A Dog’s Life

My children like to listen to Florence sing about The Dog Days being over or should I say that they like to sing and dance to it. Can’t say that there is any real significance to that other than it offers a nice segue into a conversation about the dog. Read that last sentence twice because it is important. Technically you are reading this but I view my blog as being more like a coffeehouse or house party so we are having a conversation. My blog, my rules. And well, the dog part is simple because I want to talk about our dog.

The rascal that lives here made his appearance into this world 365 days ago. You might ask yourself why we are acknowledging the dogs birthday. You might wonder if it has anything to do with his sharing the day with Thomas Edison and I would answer that there is significance there. I looked the dog in the eye and said, “Thomas Alva Edison, reveal yourself to me now!’ He wagged his tail and licked my face. I said thank you and then repeated my command, only this time I did it with my hands extended and with more authority. There was more tail wagging and some licking, but no answer.

I shook my head and muttered “rats” and wandered into the kitchen to grab a cup of coffee. Moments later the silence was pierced by the shrieking of children. They were happy shrieks that should have shattered the windows and blown out the eardrums of every adult within a country mile. You see, my kids were home from school and more than a little excited by the birthday of our canine companion. Home courtesy of a faculty in-service day at their school they were only too happy to run in circles and dance around the dog singing “Happy Birthday.”

It would be wrong of me to say that I was unhappy with this or irritated by their intrusion on the silence of my morning. It would be bad for their dad to say that he might have raised an eyebrow or been irked because his caffeine fix hadn’t been taken care of so I won’t mention any of those things. Nor will I talk about how hard it is to work out of a home office when everyone is home. Conference calls are always joyous and only made more exciting by the loud screams of a little sister who is enraged with the actions of her older brother.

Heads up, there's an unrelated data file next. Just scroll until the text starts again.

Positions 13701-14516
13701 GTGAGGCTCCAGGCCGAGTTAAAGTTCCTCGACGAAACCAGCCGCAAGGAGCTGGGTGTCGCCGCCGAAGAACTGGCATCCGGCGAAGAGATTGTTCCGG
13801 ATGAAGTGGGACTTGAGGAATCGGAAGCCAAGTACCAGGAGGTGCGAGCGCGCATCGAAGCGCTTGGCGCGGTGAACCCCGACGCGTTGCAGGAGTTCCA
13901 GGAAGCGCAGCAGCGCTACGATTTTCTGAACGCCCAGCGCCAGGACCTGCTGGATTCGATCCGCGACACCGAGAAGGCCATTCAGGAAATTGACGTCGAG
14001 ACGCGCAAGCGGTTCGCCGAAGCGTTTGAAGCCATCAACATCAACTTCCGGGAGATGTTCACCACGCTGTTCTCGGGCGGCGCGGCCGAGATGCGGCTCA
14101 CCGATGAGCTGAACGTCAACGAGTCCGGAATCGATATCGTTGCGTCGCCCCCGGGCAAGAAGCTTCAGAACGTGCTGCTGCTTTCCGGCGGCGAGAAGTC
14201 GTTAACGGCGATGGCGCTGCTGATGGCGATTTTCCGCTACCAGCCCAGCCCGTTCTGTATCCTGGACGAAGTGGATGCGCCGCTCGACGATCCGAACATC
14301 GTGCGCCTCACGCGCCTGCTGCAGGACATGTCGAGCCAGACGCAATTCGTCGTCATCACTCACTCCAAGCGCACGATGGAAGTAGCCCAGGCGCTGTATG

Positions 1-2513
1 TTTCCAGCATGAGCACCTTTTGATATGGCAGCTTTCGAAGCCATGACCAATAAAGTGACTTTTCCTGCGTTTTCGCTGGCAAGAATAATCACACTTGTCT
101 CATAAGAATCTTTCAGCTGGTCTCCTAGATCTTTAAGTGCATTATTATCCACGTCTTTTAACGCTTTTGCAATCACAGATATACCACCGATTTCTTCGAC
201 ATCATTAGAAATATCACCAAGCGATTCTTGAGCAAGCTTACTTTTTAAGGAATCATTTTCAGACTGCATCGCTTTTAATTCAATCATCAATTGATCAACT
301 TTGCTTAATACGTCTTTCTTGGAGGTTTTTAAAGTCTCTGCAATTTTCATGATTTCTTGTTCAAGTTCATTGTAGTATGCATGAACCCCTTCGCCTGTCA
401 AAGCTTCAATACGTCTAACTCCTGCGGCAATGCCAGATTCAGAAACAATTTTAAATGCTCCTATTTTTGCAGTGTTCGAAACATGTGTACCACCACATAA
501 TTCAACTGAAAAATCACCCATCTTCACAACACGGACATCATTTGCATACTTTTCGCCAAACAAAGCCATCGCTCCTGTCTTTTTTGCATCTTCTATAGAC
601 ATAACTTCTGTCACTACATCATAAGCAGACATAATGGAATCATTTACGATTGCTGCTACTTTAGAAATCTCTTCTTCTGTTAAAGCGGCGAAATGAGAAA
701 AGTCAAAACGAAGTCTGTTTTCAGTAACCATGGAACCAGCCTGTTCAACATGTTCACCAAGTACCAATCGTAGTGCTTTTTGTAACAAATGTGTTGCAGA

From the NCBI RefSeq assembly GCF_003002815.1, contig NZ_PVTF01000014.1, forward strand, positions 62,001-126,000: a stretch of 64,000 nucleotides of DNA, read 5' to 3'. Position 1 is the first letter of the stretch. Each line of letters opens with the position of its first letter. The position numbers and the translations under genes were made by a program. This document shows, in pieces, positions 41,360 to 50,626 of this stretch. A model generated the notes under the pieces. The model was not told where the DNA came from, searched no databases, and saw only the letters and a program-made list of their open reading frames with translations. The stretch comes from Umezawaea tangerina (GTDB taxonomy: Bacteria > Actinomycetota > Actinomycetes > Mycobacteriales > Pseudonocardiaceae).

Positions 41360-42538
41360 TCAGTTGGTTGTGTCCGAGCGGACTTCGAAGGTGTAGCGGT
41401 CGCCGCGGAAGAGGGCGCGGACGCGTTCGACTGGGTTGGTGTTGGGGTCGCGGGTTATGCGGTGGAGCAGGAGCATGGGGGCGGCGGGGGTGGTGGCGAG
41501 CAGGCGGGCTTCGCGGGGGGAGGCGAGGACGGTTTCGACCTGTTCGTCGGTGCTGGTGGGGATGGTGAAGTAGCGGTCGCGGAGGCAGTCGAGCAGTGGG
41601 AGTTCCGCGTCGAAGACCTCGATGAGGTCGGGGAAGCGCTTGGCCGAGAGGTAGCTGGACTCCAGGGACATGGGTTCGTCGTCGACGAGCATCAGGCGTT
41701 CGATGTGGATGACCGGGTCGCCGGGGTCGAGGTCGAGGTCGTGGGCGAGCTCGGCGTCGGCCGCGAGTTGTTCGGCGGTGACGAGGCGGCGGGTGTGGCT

Might I say that it is never wise to try to torture your younger sister by doing anything to her American Girl doll. And might I add that as an older brother I would never admit to laughing at this because I never would have tortured any of my sisters in this fashion. I would have been far more clever, but I have far more practice than the ten year-old boy does so there is time for him to learn how to do it right. Of course as a father I would never sanction or encourage this behavior because ultimately I am forced to referee.

On a side note I have to share the insights of my son who looked at me and asked, “do girls always lose their minds when they get angry?” It was a sincere question and one that I wanted to answer but fear of a large black purse dampened my enthusiasm for responding with a broad smile but that would be wrong and untruthful so I told him that we are not supposed to tease our sisters. Damn if that boy didn’t look at me and tell me not to lie because he knew that I teased my sisters when we were kids. I asked him if he was certain and he said that he has seen me do it as a grown up and then added that he thinks I am good at it.

Have I mentioned that he is smart or that he should have asked me to buy him a Lego set right then and there. Fact is if I don’t tease you it is because I don’t like you. Not to mention that all of my sisters understand that their only brother loves them and that my benevolence has extended from childhood into our adult years. Ask my BILs and they’ll tell you that while I might pull their legs once in a while, I won’t let anyone else do it….much.

In between the the screaming and the shrieking the kids gave the dog his birthday gifts. Yes, he got two but they were purchased by the children. More importantly the kids insisted on buying the gifts with their own money. It was their own idea and something that I am quite proud of. These children are sweet, compassionate, caring and giving. And that my friends is worth a lot.

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